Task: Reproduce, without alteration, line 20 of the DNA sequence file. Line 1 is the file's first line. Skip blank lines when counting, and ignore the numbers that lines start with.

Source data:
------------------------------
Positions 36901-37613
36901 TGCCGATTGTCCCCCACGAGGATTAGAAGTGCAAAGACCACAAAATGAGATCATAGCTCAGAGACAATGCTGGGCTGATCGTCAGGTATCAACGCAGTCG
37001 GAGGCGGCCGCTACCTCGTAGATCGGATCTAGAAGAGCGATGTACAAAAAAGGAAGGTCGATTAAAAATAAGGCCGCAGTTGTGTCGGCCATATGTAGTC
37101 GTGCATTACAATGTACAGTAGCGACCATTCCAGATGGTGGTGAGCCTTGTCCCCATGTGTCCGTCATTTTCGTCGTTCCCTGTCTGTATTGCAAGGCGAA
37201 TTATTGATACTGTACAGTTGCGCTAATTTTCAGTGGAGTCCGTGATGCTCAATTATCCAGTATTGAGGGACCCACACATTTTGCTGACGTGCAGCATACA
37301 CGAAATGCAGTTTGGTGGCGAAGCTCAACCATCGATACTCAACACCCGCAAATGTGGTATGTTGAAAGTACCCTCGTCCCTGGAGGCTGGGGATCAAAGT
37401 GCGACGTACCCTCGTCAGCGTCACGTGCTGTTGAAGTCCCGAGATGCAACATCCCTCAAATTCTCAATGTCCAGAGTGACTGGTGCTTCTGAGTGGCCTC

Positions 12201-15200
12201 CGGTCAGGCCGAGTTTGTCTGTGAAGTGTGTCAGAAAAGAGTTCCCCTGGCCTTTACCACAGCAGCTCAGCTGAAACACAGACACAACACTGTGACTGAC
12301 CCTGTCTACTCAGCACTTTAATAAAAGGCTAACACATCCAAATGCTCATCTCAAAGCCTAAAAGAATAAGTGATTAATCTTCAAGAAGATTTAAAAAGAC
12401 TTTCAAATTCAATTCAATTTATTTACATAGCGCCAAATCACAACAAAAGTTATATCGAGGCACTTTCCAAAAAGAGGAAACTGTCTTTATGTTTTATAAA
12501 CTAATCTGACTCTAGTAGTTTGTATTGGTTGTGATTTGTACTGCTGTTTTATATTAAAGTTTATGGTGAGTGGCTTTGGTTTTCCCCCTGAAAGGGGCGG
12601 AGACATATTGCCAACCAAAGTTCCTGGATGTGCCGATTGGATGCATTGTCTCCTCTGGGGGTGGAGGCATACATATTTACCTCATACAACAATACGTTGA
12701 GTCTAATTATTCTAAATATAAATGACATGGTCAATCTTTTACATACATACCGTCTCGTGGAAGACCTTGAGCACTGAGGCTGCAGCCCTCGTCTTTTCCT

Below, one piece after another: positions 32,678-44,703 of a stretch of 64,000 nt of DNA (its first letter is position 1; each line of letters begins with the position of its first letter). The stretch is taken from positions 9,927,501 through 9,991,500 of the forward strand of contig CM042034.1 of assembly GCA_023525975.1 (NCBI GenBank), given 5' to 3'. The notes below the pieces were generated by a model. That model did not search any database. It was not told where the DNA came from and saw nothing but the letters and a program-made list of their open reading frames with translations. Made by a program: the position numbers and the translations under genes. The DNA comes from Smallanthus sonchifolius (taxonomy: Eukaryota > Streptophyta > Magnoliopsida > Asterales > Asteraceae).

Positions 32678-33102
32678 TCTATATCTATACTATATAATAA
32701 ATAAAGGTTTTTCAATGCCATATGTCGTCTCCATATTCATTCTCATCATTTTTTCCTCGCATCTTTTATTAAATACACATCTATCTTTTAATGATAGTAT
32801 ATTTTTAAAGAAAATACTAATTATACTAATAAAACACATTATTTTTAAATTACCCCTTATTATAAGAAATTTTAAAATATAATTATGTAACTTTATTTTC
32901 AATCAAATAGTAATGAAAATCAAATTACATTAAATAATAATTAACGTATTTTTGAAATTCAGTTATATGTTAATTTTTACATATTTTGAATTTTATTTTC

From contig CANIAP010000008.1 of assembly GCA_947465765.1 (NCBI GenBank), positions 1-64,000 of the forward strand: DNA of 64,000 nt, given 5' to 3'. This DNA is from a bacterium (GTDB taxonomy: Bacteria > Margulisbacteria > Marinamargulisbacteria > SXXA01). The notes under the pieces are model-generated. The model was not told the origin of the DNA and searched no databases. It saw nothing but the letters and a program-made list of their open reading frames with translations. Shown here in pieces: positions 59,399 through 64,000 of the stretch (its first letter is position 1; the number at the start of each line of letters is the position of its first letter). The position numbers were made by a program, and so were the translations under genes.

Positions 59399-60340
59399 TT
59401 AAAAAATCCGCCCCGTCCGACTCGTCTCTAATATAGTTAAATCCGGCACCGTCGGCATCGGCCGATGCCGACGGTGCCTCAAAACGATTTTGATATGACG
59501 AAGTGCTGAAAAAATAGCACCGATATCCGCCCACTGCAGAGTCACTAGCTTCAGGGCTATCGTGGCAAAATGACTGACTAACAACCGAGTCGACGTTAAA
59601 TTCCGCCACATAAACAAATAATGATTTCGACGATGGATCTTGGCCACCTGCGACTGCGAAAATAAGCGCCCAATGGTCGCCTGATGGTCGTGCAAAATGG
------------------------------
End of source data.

32901 AATCAAATAGTAATGAAAATCAAATTACATTAAATAATAATTAACGTATTTTTGAAATTCAGTTATATGTTAATTTTTACATATTTTGAATTTTATTTTC